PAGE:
Often a presentation starts with some sort of data set they are analyzing. Some of the time they have generated the data set on their own with systematic and effective survey work, some of the time it is from various governmental or health files. What is striking to me is that whatever these people are studying is in effect a black box, when in fact they could enter the box and find out better how it works. Fieldwork is a very different style of research. Some times it is referred to it as "anecdotal," while I believe that "ground truth" is more appropriate. You want to see if what there is inside these boxes makes sense in terms of the characteristic of the box. To my mind, I want to understand the mechanism in the black box, the way the system or the thinking or the behavior internal leads to the measured external variables--that data set and its analysis.
Now if you are a physicist, the objects you may be dealing with are fully characterized by a very small number of characteristics. But if you want to learn more, about how those characteristics are "generated," you need to go to much higher energies and much smaller distances to see inside the object you are studying. Of course, it is black boxes all the way down, or at least pretty far down. You can't interview a proton. But you can hit it with other protons, electrons, gamma rays, ... and so discover lots about what is going on inside.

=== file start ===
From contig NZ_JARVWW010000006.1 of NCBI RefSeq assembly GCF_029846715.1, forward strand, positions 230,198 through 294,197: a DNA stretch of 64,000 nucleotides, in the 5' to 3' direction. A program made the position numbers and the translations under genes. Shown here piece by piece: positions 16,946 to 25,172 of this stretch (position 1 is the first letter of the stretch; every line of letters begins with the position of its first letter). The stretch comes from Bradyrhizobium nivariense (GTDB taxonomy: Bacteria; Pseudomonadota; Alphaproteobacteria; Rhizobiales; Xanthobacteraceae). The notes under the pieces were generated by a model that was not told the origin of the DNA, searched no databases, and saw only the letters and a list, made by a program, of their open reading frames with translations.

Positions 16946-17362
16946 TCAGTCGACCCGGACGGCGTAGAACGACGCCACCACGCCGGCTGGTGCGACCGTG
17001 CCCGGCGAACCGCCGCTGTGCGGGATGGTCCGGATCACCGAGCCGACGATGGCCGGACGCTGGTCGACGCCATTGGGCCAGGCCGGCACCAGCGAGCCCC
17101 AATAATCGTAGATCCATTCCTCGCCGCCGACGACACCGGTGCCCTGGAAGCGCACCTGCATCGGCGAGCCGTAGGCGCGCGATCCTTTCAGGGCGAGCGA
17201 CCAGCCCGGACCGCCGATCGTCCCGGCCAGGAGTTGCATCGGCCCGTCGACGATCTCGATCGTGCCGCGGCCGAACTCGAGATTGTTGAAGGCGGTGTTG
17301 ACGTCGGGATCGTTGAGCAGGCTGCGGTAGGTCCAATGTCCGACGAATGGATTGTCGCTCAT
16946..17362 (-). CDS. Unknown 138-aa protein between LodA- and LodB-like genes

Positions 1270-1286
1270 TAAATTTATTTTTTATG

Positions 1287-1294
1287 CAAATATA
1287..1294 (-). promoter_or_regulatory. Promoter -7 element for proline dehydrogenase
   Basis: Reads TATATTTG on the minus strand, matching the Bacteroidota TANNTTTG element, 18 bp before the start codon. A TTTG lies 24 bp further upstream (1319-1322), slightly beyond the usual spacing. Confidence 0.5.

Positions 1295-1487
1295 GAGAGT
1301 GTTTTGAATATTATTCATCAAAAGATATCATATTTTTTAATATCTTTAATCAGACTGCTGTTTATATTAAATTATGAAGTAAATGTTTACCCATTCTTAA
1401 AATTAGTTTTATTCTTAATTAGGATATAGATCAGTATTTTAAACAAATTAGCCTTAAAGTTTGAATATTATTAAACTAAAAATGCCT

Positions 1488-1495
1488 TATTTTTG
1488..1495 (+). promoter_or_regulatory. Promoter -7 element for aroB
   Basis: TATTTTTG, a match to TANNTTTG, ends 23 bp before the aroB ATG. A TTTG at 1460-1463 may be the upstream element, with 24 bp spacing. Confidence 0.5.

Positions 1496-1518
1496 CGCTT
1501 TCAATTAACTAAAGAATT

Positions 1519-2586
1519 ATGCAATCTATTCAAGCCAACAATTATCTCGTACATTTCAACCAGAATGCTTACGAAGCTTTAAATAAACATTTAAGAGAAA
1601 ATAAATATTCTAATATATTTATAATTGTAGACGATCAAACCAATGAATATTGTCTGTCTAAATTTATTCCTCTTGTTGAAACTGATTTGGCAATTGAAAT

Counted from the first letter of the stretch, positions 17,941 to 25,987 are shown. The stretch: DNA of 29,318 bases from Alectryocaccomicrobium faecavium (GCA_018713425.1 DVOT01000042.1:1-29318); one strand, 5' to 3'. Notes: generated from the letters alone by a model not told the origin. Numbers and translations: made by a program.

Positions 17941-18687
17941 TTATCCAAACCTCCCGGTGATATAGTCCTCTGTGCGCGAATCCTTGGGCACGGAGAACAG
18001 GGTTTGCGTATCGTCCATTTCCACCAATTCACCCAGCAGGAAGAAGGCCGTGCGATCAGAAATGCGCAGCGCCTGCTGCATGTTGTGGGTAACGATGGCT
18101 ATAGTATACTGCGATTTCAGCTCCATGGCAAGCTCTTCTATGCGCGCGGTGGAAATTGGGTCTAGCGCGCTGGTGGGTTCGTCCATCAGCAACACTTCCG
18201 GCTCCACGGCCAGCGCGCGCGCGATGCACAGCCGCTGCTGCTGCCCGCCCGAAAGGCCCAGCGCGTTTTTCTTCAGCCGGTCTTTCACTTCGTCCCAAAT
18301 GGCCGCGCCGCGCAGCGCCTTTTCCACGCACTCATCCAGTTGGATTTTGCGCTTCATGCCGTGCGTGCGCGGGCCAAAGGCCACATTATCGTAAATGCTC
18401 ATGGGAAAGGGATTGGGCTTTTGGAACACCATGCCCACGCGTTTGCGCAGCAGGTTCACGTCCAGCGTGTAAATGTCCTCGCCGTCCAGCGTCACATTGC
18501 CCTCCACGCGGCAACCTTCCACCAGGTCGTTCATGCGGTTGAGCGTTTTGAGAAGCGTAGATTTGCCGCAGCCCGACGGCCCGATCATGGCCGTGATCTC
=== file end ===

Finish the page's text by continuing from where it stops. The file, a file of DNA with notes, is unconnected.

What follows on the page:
What physicists now say is that they have "effective field theories." They are "effective" because there is no claim that they are ultimately the true story, but they do account for what you see at a certain scale, and you expect that if you go to a finer scale you won't throw out the effective field theory at the less fine scale. The effective field theory that we use today is called the Standard Model, and at larger scales and smaller energies, there are other effective field theories. We don't have a good clue (in terms of empirical or experimental findings) of what will be the effective field theory at smaller scales, "beyond" the Standard Model, although there is a rich landscape of speculations--none of which have any empirical support yet.